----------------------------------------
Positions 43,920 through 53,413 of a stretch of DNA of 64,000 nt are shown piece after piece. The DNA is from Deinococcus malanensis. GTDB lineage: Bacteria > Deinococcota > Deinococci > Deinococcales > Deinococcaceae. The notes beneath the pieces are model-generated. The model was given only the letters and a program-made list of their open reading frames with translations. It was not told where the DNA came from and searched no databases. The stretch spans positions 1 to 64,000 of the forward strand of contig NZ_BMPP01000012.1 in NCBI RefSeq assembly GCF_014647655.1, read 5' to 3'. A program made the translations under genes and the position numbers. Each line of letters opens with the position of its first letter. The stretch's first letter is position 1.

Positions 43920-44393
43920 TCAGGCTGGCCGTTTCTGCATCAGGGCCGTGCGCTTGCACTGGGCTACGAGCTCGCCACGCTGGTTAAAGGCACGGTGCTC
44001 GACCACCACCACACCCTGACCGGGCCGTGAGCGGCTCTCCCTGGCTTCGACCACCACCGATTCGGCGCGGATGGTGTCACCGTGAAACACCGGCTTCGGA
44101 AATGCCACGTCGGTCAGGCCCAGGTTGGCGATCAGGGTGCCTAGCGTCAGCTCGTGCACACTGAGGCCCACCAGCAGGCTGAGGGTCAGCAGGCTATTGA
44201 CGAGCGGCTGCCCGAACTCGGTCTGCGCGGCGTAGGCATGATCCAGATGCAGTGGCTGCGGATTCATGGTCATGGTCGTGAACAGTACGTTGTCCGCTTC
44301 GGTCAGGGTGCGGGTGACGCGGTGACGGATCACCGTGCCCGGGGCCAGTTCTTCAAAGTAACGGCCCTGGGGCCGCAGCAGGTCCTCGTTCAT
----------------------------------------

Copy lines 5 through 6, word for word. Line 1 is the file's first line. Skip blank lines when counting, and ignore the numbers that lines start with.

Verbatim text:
44101 AATGCCACGTCGGTCAGGCCCAGGTTGGCGATCAGGGTGCCTAGCGTCAGCTCGTGCACACTGAGGCCCACCAGCAGGCTGAGGGTCAGCAGGCTATTGA
44201 CGAGCGGCTGCCCGAACTCGGTCTGCGCGGCGTAGGCATGATCCAGATGCAGTGGCTGCGGATTCATGGTCATGGTCGTGAACAGTACGTTGTCCGCTTC